Outside of those anecdotes, Abbott said that he called the “Dream Team” of people who would know Lillard’s leverage and control, continually insisting that neither party lied. He noted that there’s only one way out of Portland in Lillard’s case, and it would be similar to James Harden, skipping training camp, having the front office question if he’s going to give 100 percent, etc. The link to the rest of the podcast, for those interested, can be found above.
For all the undeniable tension in the Pacific Northwest, neither Portland nor Lillard is ready to entertain trade possibilities … certainly not while Lillard is in Tokyo trying to focus on the Olympics.
It was made clear, when I checked it out, that Lillard remains the Trail Blazer coveted by Sixers president of basketball operations Daryl Morey. The Sixers know they have to get this right and keep insisting that they are determined not to rush into anything.
CJ McCollum: Lmao Rolling on the floor laughing bruh at this rate we’re going to have to do an emergency press release on my podcast if they keep this up Face with tears of joy
Nate Jones: The story of Dame giving back $ is the funniest thing ever. Same guy that kept his entire per diem for his first two seasons and still approves EVERY SINGLE INVOICE (even as small as hundreds of $) personally. Yep, totally makes sense. @Dame_Lillard
Damian Lillard: 🤦 Henry Abbott: "Sources say Damian Lillard is willing to forgo paychecks to get to a title team, if it comes to that." Did you know Lillard has earned almost $300 million already? A lot of new insight for TrueHoop subscribers: https://truehoop.com/p/damian-lillards-power-play Free preview: https://truehoop.com/p/damian-lillards-power-play-319
On the Lillard front, sources say he’ll continue focusing on his Team USA experience while waiting to see how the Blazers’ roster looks later in the offseason before reassessing his situation. Our Trail Blazers beat writer, Jason Quick, details those sensitive dynamics well here.
Indeed, that Wednesday it was Damian Lillard who complained most memorably. Sources say he told his national team friends that he thought the situation in Portland was getting worse. The next day was his birthday; he would turn 31. He told the group that he had meetings with his team coming up the day after that, and he was thinking about demanding a trade.
He put percentages on it—75/25—which confused people. What did that mean? It meant he would listen to the team’s plans, and if he didn’t like what he heard, he would demand a trade. He estimated he was 25 percent likely to demand a trade that Friday. Whatever the number, some in the room tell TrueHoop they took it as the beginning of the end for Lillard and the Blazers.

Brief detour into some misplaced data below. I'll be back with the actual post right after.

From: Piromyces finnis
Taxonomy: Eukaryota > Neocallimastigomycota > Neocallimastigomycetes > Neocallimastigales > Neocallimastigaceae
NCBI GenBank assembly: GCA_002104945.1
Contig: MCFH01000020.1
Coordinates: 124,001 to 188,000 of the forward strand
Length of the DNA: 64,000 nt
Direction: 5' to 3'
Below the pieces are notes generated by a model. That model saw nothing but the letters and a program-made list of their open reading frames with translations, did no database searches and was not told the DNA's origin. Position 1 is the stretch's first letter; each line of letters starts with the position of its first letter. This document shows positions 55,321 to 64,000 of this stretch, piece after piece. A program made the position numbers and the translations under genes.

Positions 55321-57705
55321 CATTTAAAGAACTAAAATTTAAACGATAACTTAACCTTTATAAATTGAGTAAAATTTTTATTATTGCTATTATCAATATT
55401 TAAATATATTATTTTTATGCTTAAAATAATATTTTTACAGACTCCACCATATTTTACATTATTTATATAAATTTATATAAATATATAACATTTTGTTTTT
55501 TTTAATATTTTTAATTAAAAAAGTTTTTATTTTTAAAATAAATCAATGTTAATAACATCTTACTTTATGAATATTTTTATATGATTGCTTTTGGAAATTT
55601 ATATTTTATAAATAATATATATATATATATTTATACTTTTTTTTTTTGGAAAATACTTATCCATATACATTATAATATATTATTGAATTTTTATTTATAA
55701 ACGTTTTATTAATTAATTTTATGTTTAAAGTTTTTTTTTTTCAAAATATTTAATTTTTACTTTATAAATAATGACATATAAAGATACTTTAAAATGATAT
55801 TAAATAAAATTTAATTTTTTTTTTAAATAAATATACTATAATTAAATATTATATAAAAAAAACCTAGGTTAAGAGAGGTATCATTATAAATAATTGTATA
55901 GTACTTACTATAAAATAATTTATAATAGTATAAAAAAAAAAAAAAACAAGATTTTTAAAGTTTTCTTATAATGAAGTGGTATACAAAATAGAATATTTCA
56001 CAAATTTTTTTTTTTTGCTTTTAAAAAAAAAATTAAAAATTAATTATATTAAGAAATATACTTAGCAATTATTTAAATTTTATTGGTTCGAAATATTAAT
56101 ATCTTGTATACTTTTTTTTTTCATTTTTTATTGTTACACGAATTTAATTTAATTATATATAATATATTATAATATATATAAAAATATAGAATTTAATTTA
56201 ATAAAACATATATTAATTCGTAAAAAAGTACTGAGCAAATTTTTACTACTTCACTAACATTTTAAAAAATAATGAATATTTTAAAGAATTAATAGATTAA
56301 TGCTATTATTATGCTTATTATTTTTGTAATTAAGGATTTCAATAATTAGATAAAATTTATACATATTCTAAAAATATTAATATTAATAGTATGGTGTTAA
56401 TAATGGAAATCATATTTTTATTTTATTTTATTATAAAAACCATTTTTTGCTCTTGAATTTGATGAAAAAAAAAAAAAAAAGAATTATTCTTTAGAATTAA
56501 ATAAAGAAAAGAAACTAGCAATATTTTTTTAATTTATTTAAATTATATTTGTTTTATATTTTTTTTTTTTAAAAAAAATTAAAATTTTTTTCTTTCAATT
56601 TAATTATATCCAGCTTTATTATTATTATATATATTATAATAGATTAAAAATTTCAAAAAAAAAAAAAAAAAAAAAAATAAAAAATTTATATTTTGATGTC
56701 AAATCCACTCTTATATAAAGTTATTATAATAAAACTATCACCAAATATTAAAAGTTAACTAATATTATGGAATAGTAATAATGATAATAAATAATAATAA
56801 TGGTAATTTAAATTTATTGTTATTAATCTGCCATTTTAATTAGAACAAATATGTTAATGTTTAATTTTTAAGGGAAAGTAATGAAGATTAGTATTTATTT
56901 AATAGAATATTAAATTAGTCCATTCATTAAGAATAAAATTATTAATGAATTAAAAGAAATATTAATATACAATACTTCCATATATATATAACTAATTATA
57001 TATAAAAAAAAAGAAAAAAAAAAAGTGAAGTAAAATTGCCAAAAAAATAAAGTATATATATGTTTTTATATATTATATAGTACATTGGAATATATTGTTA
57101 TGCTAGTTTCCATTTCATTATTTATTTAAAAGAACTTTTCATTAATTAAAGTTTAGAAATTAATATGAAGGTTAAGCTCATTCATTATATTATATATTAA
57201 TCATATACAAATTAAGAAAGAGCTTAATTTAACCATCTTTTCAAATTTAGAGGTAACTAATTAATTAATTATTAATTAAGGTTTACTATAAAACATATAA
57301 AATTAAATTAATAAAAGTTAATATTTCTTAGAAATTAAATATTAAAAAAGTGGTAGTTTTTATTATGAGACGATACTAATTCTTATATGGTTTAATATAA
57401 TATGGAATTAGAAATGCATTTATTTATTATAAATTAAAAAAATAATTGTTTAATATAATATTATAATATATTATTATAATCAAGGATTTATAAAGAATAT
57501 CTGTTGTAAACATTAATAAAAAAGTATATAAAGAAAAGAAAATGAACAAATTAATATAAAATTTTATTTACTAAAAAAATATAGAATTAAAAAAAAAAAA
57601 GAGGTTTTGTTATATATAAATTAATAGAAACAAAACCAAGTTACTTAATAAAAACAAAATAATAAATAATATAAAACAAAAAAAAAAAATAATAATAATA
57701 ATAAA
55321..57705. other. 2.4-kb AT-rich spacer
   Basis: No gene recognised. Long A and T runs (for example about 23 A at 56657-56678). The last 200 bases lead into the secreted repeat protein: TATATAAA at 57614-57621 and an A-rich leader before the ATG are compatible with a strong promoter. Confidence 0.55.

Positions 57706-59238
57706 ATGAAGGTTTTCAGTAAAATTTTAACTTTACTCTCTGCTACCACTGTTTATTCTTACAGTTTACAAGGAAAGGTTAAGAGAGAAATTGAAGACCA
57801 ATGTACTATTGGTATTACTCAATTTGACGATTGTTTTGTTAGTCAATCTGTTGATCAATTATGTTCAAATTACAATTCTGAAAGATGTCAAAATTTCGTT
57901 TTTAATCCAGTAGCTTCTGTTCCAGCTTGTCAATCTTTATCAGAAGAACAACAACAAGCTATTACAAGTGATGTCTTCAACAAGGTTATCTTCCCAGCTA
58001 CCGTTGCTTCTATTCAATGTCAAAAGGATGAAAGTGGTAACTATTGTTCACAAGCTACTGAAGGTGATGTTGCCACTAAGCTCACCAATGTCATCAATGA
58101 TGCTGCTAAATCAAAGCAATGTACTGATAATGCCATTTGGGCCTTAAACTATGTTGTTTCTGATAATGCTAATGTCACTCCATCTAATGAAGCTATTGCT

Time is on Philadelphia's side. The Sixers are not required to trade Simmons, although the overwhelming expectation around the league is that he will be moved before the 2021-22 season tips. That could occur in August; team executives are anxiously awaiting Damian Lillard's return from the Tokyo Olympics, and a potential trade request that could occur if the All-Star guard doesn't endorse Portland's offseason roster adjustments. "I think Daryl is just waiting for the Dame situation to explode," said one team official.
Beal's potential availability has sparked significant discussion among league personnel, but there appears to be less confidence Lillard will seek a different team prior to training camp. Warriors officials have expressed doubt Lillard would eye Golden State as a destination.
Just over a week ago, Henry Abbott of True Hoop wrote, "A source close to [Damian] Lillard says that in the days to come, he plans to request a trade." A public trade demand has yet to arrive, but executives around the league are closely monitoring the Portland Trail Blazers as the NBA edges closer to the draft and free agency. "It sounds like he is not getting moved anytime soon," one Eastern Conference source told Bleacher Report. "From what I've heard, [Lillard is] going to give it a chance and then decide closer to the [trade] deadline."
That would give president of basketball operations Neil Olshey precious little time to turn his roster from a playoff disappointment into a contender (at least in the eyes of his star point guard). "I'm not sure how Olshey is going to get that done," a former Western Conference executive said. "Everyone in the NBA knows [the Blazers] are up against it. No one is going to help Olshey solve the Lillard crisis."